Where are your dahlia tubers from?
I believe in 100% transparency and have an open door policy with my customers. As I am growing my farm, my business, and my dahlia tuber stock, I have to purchase from a few wholesalers until I can 100% provide tubers grown on my own farm. However, a perk to this, is that I have applied for and received an import permit from the CFIA which allows me to source hard-to-find tubers here in Canada. It has always been a dream and business goal of mine to be able to provide as many dahlia tuber varieties to Canadians as I possibly can.
How do I store my tubers?
If you've received tubers from me, they are shipped in a paper bag with wood shavings. This is not ideal long-term storage for my climate, but it may work well for where you live until it is time to plant. My suggestion is to open up the bag when you receive them to check on them, and then keep them in a cool, dark area (like your basement) until it's time to get them in the ground, if you are waiting for your last average frost date to pass. If you want to get a head start on the season, put them in a tray or a pot with some potting soil and watch them wake up!
How do I plant my tubers?
There are so many wonderful resources out there, until I get my page done, I highly recommend checking out this guide to plant tubers.
What if my tuber isn't viable?
I will only sell and ship tubers to you that I know will have a viable eye, even if you cannot see it when you receive it. When I divide my own, personal dahlia tubers in the fall, every single one of them is divided with an eye. A tuber needs at least 1 eye to grow and produce flowers. If you think you don't see an eye, sometimes they are not visible until they come out of dormancy. You can place your tubers in peat moss or soil in a tray in a warm area in the early spring to "wake them up" to ensure they have an eye.
Even if your tuber doesn't look the prettiest and is a bit wrinkly and bumpy, it will still grow, just give it a chance. However, if you plant your tubers and the plant doesn't grow, this is a risk you take when purchasing the tuber, and unfortunately there is nothing that I can do about this. I tend to lose about 15% or more of the tubers that I plant myself to events out of my control such as rot once planted (too much moisture) or loss to pests. Once they leave my farm I cannot accept responsibility for how they grow.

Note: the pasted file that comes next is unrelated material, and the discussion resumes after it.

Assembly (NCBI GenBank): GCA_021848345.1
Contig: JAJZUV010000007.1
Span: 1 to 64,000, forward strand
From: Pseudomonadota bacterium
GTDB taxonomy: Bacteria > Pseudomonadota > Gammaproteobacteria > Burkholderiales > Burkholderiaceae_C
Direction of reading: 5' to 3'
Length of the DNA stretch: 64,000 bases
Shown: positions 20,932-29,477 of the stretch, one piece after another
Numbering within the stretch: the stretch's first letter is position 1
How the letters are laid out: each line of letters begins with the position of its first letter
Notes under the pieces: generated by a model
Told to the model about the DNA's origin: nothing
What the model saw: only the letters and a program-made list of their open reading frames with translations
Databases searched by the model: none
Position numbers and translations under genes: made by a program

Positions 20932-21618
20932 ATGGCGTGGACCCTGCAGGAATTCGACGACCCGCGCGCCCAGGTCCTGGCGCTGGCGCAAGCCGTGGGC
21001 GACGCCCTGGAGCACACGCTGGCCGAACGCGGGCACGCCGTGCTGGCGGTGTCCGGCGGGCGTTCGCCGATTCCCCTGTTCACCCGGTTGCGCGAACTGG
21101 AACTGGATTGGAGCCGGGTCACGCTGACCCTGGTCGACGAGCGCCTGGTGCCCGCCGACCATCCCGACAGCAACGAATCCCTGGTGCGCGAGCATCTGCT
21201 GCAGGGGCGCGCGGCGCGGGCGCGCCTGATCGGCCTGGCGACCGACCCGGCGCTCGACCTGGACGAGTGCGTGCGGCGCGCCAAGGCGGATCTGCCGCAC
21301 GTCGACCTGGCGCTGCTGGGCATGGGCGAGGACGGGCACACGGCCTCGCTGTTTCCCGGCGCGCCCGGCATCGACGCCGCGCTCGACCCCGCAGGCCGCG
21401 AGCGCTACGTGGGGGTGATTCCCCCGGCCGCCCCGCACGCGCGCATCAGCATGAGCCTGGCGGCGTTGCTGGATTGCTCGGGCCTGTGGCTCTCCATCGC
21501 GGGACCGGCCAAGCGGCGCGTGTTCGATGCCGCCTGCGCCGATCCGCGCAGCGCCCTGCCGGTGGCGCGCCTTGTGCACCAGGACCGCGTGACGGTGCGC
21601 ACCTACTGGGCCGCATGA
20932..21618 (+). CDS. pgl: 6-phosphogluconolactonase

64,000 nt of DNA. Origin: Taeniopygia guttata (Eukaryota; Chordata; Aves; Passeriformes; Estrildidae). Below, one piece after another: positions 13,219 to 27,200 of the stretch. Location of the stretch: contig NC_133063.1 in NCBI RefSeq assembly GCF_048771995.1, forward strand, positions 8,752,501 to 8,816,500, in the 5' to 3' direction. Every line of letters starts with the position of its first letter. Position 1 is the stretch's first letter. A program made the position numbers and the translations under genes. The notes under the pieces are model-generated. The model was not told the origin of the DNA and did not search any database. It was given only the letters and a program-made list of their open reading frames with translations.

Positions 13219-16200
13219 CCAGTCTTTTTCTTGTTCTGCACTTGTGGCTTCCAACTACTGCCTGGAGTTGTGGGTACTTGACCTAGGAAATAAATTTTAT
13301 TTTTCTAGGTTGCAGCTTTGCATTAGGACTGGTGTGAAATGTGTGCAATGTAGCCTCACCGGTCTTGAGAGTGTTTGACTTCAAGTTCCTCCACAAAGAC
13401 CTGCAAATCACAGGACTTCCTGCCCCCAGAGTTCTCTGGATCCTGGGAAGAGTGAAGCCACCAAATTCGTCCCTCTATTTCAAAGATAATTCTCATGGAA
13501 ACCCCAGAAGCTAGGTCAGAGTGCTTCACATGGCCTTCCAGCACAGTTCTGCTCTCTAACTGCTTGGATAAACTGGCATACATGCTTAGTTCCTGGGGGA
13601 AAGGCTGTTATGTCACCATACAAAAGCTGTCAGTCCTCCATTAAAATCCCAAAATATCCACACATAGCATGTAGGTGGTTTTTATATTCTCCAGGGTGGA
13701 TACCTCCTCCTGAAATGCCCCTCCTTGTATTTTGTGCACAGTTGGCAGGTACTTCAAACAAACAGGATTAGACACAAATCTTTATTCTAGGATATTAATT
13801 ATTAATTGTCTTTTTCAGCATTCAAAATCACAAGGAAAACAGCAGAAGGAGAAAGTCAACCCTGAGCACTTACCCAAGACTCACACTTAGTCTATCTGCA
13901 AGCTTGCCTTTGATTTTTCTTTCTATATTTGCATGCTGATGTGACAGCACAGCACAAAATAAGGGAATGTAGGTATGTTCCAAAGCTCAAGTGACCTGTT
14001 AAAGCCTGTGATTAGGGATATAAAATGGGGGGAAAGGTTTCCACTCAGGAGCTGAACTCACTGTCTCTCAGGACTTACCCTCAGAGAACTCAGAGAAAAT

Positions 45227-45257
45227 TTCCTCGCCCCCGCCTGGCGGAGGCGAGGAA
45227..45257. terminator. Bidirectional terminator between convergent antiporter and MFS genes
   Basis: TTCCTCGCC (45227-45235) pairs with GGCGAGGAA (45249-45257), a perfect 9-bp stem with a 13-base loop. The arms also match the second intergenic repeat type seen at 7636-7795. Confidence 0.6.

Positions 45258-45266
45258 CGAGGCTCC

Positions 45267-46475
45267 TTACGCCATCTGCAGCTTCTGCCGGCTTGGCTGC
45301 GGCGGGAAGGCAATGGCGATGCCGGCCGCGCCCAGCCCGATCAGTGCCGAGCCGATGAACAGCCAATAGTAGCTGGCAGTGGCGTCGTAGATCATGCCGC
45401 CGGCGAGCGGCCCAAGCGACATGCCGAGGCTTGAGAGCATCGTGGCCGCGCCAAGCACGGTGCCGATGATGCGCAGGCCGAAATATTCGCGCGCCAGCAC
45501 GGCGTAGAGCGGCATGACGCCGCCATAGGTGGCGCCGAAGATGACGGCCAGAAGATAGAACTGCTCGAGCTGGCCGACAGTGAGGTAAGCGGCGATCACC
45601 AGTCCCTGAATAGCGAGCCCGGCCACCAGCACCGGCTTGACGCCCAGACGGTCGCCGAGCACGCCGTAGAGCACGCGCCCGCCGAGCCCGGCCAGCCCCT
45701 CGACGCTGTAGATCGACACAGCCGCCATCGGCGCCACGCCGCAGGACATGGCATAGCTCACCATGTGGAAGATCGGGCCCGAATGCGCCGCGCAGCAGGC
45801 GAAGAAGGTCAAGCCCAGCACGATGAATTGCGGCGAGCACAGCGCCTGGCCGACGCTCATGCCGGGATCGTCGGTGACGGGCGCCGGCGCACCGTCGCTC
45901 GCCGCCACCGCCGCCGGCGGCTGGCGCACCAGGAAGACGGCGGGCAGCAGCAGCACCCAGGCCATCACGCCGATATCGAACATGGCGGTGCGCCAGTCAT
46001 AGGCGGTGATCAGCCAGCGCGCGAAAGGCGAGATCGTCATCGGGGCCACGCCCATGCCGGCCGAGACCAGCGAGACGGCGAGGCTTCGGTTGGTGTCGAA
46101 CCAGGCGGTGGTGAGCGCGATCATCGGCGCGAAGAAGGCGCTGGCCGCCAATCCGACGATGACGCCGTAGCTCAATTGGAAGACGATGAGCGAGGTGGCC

Can I get my money back if I'm not happy?
Again, in the spirit of honesty, at this point in my business I want to do everything possible to make my customers happy, but with dahlia tuber sales I cannot do refunds or replacements at this time. As my business grows, I will be able to have extra stock to replace tubers early in the season that don't survive shipping, but won't be able to replace during the growing season, as it will be too late and there are too many factors out of my control (as the seller) to determine what caused the tuber to not grow.
The dahlia growing isn't the variety I purchased, now what?
Trust me, I understand how frustrating it is to get your hands on a variety of tuber that you've been looking forward to, only to find out it was mislabelled as the first bloom opens. This has happened to me many times, and as my business grows, I would like to compensate you for an accidentally mislabelled tuber, but this isn't possible at this point in time. Sometimes, I have personally mixed up labelling my dahlias when planting and they pop up somewhere else unexpectedly---oops!
Can I cancel my dahlia tuber order?
It is very normal for Canadian dahlia sellers to not ship their tubers until April when the threat of frost across the country has passed. I understand that not everyone knows this, but dahlias are generally not put into the soil until the middle of May, depending on your gardening zone. If you wish to cancel your dahlia tuber order with me for whatever reason, you can absolutely do that, but you will be subject to a $5 restocking fee. You will get the rest of the money you paid for your tubers and shipping refunded.